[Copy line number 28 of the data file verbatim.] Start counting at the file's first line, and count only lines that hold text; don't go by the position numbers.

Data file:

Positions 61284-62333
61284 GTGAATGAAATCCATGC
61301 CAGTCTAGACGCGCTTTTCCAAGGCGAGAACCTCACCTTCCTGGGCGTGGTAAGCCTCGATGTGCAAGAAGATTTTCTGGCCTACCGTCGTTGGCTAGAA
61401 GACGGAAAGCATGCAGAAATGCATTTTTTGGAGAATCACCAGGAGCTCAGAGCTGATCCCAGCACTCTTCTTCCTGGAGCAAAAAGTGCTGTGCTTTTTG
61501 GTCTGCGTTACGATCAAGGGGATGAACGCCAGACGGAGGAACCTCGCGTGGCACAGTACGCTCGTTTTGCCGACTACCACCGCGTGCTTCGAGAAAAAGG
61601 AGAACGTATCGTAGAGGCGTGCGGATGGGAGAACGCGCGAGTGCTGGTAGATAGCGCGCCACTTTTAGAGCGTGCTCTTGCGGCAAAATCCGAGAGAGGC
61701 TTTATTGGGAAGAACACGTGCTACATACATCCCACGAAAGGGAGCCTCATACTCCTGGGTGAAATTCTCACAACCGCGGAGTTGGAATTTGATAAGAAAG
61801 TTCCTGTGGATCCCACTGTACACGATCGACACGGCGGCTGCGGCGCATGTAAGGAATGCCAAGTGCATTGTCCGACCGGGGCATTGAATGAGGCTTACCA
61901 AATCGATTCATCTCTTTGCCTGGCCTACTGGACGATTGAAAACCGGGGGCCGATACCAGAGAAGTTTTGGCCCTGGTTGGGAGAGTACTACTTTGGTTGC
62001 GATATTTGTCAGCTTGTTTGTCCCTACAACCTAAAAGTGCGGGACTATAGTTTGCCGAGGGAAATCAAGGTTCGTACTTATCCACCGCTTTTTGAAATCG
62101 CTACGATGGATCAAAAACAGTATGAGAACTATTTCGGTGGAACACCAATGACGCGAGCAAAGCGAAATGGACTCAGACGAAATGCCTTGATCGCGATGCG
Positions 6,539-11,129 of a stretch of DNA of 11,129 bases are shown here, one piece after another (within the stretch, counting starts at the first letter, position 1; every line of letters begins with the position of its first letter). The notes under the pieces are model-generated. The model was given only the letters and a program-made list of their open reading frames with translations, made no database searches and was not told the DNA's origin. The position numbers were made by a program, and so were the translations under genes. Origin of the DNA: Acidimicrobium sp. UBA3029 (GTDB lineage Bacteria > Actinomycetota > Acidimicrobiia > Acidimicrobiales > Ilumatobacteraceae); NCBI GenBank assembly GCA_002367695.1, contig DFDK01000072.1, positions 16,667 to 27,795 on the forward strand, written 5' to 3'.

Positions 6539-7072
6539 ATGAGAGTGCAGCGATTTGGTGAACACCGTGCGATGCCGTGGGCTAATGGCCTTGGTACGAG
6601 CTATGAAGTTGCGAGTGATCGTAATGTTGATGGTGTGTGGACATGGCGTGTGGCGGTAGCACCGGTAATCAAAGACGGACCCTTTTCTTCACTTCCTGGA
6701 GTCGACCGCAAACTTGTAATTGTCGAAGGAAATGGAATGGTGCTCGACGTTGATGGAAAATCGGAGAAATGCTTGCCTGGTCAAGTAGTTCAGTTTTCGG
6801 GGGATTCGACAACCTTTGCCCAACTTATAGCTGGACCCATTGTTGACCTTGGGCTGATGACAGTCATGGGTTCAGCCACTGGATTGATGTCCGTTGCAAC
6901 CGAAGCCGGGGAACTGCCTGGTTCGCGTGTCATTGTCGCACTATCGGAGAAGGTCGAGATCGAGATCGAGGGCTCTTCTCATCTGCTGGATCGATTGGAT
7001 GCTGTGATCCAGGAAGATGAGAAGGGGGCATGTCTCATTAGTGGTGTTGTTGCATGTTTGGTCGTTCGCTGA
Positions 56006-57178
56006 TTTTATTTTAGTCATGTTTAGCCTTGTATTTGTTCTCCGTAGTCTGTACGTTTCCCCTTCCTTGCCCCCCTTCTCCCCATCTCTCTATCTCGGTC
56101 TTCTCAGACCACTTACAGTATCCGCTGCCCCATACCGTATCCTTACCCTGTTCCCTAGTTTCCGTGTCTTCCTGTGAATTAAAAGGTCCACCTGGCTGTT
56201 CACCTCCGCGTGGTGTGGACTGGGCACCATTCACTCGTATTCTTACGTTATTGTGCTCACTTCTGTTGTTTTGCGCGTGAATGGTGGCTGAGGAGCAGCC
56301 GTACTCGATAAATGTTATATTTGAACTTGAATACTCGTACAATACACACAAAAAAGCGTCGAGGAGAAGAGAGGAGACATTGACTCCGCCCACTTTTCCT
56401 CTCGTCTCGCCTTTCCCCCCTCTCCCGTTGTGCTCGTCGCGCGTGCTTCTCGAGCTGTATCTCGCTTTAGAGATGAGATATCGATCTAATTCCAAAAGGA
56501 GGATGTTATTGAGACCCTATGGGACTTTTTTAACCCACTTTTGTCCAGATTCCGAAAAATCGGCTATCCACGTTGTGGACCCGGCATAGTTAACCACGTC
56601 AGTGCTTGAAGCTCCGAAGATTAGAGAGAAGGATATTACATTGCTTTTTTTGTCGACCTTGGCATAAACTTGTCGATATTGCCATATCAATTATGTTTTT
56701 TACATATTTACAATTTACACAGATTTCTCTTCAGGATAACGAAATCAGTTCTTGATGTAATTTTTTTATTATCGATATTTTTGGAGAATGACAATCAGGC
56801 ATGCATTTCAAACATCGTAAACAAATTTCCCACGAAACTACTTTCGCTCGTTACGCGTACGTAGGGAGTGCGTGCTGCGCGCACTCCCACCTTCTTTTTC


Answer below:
56701 TACATATTTACAATTTACACAGATTTCTCTTCAGGATAACGAAATCAGTTCTTGATGTAATTTTTTTATTATCGATATTTTTGGAGAATGACAATCAGGC